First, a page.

For my fall internship with CIEE in Botswana, I had the opportunity to intern for the Guidance Department at Moselewapula Junior Secondary School in Phase 2 of Gaborone. I was the most excited for taking the internship out of all my classes because it would allow for the most cross-cultural interaction and immersion in Botswana. And really, it did!
In the education system, the JSS is akin to middle school, having American grades six to ten as "forms". Undoubtedly, this creates a very different atmosphere as students spend five years here wearing mandatory uniforms and taking classes such as Setswana and Moral Education. Interestingly, the students report while Setswana is the hardest, Moral Education is the easiest and often most fun course. As an intern for the guidance department, I worked with students three times a week in the study hall period after classes, from 2:30 to 4:00 where students study and hang out with each other. On Monday, I would lead tutoring with a couple students in maths and science, a generally relaxed hour for going over homework and problem sets. On Thursday and Friday, I led meetings for PACT, or Peer Approach to Counseling for Teens. The club encourages students to seek counseling and has volunteers in PACT help them generally. In our meetings over the semester, we went over helpful studying skills as well as ways to help people in crisis. To do this, I had to spend time developing lesson plans, which was a new experience for me as I had never taught middle schoolers outside of Boy Scout camp. However, the big challenge is always managing their attention and presenting information interestingly, whether on how to write a thesis paper or to help a friend in crisis. For example, in the paper workshop I suggested a prompt where if a student could bring a famous person to speak at school, who would they be and why. As they selected their person, I helped them outline reasons for why they picked that person and show them the formation of the paper.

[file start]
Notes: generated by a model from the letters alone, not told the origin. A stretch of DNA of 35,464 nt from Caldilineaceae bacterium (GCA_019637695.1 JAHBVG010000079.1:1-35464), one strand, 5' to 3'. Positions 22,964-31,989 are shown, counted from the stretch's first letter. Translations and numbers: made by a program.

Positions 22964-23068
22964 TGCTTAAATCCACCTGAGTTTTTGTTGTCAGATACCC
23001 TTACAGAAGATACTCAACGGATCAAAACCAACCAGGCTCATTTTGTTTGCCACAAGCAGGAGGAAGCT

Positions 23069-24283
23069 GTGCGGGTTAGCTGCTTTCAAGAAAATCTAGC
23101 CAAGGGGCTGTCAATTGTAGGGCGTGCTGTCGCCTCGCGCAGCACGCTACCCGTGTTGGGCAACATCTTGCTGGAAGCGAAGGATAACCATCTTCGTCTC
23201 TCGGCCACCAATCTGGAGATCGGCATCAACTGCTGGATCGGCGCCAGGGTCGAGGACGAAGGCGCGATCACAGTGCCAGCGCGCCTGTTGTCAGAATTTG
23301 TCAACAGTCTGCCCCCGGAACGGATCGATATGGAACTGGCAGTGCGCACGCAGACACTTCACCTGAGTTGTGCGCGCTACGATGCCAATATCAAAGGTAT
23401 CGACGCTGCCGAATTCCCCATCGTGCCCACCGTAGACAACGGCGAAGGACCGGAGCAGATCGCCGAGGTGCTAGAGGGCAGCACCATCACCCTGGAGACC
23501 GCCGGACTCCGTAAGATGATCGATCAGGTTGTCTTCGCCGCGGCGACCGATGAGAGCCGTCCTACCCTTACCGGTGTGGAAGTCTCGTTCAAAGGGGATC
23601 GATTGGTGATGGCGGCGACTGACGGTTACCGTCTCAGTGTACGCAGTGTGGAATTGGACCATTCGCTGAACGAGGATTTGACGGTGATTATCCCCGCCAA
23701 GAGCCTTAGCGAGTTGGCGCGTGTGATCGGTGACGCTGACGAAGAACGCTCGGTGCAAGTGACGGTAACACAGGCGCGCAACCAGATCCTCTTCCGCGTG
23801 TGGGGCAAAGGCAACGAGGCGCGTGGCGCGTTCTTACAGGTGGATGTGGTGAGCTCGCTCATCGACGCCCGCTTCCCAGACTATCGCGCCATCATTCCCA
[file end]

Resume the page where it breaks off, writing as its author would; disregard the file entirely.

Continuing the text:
I found that in my travels people are almost the same wherever you go, yet the differences are rich and poignant. For the students in Mosewelapula, they had to deal with teacher corporal punishment, which I never faced, and more drug issues that my schools luckily avoided. I was able to learn much from them about their hopes and dreams, from the grand to the sweet, as well as their vision of a better school and thereby a better Botswana. For my final project, I made a research paper for the school detailing an approach to a developed peer helper program. I concluded my internship at Moselewapula believing the students in PACT were amazingly eager to help their fellow classmates, but required investment and training to be able to actualize this as peer helpers